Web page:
Scientists: Geological evidence shows the Great Sphinx is 800,000 years old

Great Sphinx at the Giza was always known as one of the most mysterious and enigmatic monuments, and most certainly one of the oldest. According to latest research made by two Ukrainian researchers, it appears that this work of art is approximately 800,000 years old.

The study was presented at the International Conference of Geoarchaeology and Archaeomineralogy held in Sofia titled: GEOLOGICAL ASPECT OF THE PROBLEM OF DATING THE GREAT EGYPTIAN SPHINX CONSTRUCTION.

According to Manichev and Parkhomenko, scientists from the Institute of Geography of the National Academy of Sciences of Ukraine, the Sphinx had to be submerged for a very long period under water and to support this assumption, they point in the direction of the present literature of geological studies of the Giza Plateau.

Based on all of these research towards the end of the Pliocene geologic period (between 5.2 and 1.6 million years ago), sea water entered the Nile valley and progressively making flood in the region. This triggered the development of lacustrine deposits which have been at the point of 180 m above the existing level of the Mediterranean Sea.

In their paper, they point to the evidence of water erosion present at the monuments of the Giza Plateau:

“The problem of dating the Great Egyptian Sphinx construction is still valid, despite of the long-term history of its research. Geological approach in connection to other scientific-natural methods permits to answer the question about the relative age of the Sphinx. The conducted visual investigation of the Sphinx allowed the conclusion about the important role of water from large water bodies which partially flooded the monument with formation of wave-cut hollows on its vertical walls.”

The Back of the Great Sphinx of Egypt

“The morphology of these formations has an analogy with similar such hollows formed by the sea in the coastal zones. Genetic resemblance of the compared erosion forms and the geological structure and petrographic composition of sedimentary rock complexes lead to a conclusion that the decisive factor of destruction of the historic monument is the wave energy rather than sand abrasion in Eolian process. Voluminous geological literature confirms the fact of existence of long-living fresh-water lakes in various periods of the Quaternary from the Lower Pleistocene to the Holocene. These lakes were distributed in the territories adjacent to the Nile. The absolute mark of the upper large erosion hollow of the Sphinx corresponds to the level of water surface which took place in the Early Pleistocene. The Great Egyptian Sphinx had already stood on the Giza Plateau by that geological (historical) time.”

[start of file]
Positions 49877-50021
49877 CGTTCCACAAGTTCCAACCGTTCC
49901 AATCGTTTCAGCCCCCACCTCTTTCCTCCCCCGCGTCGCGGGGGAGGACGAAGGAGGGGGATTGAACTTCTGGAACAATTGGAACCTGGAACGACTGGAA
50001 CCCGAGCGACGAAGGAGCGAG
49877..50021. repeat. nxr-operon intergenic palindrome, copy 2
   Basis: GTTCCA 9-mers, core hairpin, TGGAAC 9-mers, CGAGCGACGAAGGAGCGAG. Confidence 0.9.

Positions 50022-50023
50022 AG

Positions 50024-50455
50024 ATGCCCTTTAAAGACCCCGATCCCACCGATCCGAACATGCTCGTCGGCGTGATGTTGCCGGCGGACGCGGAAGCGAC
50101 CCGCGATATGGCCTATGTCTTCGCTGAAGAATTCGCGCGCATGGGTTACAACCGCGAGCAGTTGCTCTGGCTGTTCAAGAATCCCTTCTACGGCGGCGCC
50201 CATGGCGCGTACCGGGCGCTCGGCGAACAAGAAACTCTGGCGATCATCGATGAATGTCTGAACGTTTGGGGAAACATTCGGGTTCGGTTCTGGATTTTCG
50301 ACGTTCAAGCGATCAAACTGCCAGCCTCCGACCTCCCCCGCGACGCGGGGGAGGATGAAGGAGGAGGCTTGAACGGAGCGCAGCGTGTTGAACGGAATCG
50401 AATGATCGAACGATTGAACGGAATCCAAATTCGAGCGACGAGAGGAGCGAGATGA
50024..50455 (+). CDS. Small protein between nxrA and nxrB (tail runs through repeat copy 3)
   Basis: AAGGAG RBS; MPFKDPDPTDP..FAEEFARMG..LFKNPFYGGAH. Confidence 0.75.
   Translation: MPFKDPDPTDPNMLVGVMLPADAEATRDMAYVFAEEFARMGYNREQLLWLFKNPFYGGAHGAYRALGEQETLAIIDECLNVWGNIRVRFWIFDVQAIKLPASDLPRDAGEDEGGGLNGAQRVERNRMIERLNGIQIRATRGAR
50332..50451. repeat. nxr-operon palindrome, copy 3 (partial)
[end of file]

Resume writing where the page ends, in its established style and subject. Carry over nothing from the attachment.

The western wall of the Sphinx enclosure, showing erosion consistently along its length. Courtesy and copyright of Colin Reader.

The main focus of Manichev and Parkhomenko was the deteriorated aspect of the body of the Sphinx, as well as the undulating surface of the Sphinx which portrays the unexplainable design.

Their argument is influenced by their earlier expertise on mountainous and coastal regions of the Caucasus and Crimea which winds and erosion differs morphologically to the erosive features discovered on the Sphinx. So despite of the composition of rocks, this sort of wind erosion would have an incredibly soft effect.

“In our geological field expeditions in different mountains and littoral zones of the Crimea and Caucasus we could often observe the forms of Eolian weathering which morphology differs considerably from the weathering taking place on the GES. Most natural forms of weathering are of smoothed character, independent of lithological composition of the rocks.”

They continue further and explain:

“Our personal experience in scientific investigation of geology of the sea coasts gives reasons to draw an analogy with the GES and to suggest another mechanism of its destruction. Specialists-geologists, who work in the field of sea-coast geomorphology, know such forms of relief as wave-cut hollows (Morskaya Geomorfologiya, 1980). They can be one- and multi-storey. They are arranged horizontally to the sea water surface, if the coast makes a vertical wall (cliff). Especially deep wave-cut hollows are formed in precipitous cliffs built by the strata of carbonaceous rocks. Such forms of the coast relief are well-known and studied in detail on the Black-Sea coast of the Caucasus and Crimea (Popov, 1953; Zenkovich, 1960). General model of formation of the wave-cut hollows in the rocks of the Caucasian flysch is given by Popov (1953, 162; Fig. 3). In dynamics of the process of wave-cut hollows formation one can notice such a characteristic feature that the wave energy is directed to the rock stratum at the level of water surface. Besides, both saline and fresh water can dissolve the rocks.”

A great number of people might call their theory bold and tremendous since this would imply that the Great Sphinx would place herself in a period where no human being on earth was present, according to the well known evolutionary models. Furthermore, the two megalithic temples, positioned beside Great Sphinx were constructed by the same stone which implies they would too date back 800,000 years.

This could mean that the mainstream scientists would finally need to accept that the ancient civilizations inhabited our planet longer than we previously thought.